• A business that is not properly positioned - there's a huge difference between a Real Estate Agent and a Mortgage Loan Officer. I am sure in your mind's eye your own business is different than the other competitors in your market. Understanding this difference and being able to communicate it is at the heart of positioning. How you position your business will have a direct impact on the types of clients you attract.
  • Failure to continually market the business - loan officers often make two major mistakes when it comes to marketing: a) reducing marketing expenditures during soft economic times and b) failing to invest in marketing when business is good. Marketing is not a tool that can be turned on and off like a tap. A sustained marketing effort is needed in both good and bad times.
  • Not collecting and capturing information on your clients - your client base is one of the most strategic assets in your business, yet very few loan officers understand how to leverage this asset. Your clients often have rich and exciting lives that you could tap into, if only you knew more about them. This impacts not only your ability to create new products and services for them, but also your ability to leverage clients for referral business.
  • Not using satisfied clients for referrals - a great number of your new clients come to you as referrals from friends and family, yet very few loan officers take a structured approach to using satisfied clients as a channel for new business. Many professionals are reluctant to ask for referrals or even to provide an easy method for clients to recommend them. That's a shame as there are many subtle and soft approaches that work equally as well as bluntly asking clients to give referrals. But like most other marketing tactics, this requires a structured approach.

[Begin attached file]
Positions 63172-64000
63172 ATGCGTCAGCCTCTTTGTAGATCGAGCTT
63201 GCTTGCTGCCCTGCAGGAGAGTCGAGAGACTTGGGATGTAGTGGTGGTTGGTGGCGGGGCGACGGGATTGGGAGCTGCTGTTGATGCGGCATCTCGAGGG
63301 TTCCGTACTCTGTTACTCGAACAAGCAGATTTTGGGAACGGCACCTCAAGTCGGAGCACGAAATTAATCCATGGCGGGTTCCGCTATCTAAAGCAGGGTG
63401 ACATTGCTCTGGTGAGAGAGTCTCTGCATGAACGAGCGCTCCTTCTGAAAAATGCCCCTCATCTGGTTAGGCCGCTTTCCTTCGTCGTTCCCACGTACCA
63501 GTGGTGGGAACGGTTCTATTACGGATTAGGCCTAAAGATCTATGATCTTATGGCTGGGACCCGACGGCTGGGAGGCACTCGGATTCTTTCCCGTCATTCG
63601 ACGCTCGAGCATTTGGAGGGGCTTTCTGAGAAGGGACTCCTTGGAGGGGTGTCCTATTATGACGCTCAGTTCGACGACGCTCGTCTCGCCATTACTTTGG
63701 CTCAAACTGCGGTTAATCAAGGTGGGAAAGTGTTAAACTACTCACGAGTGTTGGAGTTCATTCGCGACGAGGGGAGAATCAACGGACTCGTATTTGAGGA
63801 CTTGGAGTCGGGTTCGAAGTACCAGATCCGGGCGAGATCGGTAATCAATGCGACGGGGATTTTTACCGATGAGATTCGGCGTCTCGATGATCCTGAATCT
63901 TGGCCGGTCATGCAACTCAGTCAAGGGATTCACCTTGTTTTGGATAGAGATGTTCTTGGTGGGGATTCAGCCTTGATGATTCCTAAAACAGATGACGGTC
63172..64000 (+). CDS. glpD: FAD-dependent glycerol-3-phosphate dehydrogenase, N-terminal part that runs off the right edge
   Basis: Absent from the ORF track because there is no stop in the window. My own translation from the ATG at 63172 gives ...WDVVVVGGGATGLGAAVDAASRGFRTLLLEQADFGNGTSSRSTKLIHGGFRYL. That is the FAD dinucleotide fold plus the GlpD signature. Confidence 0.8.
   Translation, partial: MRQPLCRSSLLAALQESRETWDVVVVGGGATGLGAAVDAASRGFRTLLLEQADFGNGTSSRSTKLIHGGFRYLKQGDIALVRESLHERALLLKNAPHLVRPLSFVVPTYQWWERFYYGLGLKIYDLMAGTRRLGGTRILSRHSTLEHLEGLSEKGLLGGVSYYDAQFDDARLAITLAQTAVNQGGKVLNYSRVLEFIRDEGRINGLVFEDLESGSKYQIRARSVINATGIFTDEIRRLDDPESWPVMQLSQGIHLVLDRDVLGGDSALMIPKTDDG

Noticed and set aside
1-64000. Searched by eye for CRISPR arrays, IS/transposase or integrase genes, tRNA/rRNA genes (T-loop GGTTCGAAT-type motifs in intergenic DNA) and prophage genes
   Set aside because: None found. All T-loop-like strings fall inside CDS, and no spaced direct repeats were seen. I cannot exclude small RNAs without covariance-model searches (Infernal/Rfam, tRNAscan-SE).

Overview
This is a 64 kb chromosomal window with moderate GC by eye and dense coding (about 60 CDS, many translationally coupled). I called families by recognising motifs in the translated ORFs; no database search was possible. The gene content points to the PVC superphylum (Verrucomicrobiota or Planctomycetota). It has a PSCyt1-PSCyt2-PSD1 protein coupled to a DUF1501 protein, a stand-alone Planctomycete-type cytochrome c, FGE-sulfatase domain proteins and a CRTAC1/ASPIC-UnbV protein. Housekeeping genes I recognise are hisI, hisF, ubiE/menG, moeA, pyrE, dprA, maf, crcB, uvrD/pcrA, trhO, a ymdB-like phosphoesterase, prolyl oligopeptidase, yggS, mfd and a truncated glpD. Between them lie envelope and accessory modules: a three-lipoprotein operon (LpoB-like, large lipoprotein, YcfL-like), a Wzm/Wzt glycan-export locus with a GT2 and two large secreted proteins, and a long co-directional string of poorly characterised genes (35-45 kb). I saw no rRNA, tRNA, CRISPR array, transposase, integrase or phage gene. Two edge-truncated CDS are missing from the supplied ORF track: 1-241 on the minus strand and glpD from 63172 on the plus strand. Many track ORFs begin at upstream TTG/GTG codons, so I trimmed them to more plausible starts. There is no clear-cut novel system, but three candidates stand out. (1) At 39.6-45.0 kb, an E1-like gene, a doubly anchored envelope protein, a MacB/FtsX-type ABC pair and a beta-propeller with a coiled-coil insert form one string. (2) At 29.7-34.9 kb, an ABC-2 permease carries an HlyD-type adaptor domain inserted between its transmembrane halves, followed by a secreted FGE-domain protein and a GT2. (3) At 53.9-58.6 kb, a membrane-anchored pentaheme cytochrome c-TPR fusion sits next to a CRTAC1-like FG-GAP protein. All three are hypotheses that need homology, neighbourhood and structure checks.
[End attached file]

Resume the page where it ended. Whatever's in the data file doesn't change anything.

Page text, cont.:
• Not understanding why clients leave - very few businesses survey lost clients to find out why they have taken their business somewhere else. This is a major mistake. Surveying lost clients can identify problems in your practice that you are unaware of, as well as new services offered by others that are taking your clientele away. It is best to use an outside resource to survey lost clients and it is a practice that should be conducted at least annually.
  • Putting your operational needs before those of your clients - there are a wide range of choices and options available to clients today. One of the key things clients value is flexibility, and if your operational procedures cannot provide the flexibility to meet changing client needs, then their business will go elsewhere. Remember, clients are the reason you are in business, and hence your policies and procedures should be designed with client needs in mind, not just the needs of your staff.
  • Not having a Web presence - the Internet has become the number one place where people seek out information, even for local providers and services. Not having your own website results in lost business and a missed opportunity to provide in depth information about your products and services on a 24/7 basis. Also, an email newsletter is an inexpensive way to keep your name in front of your clients and prospects on a regular basis, while also enabling the effects of viral marketing to take place when your readers pass on your newsletter to friends and family.

In today's world, with so many choices and options available to clients, if you do not take care of your clients, someone else will. The best way to take care of your clients is to create true value for them. This is best done by ensuring everyone in your organization has a passion for clients and by developing a better understanding of clients and their unique needs.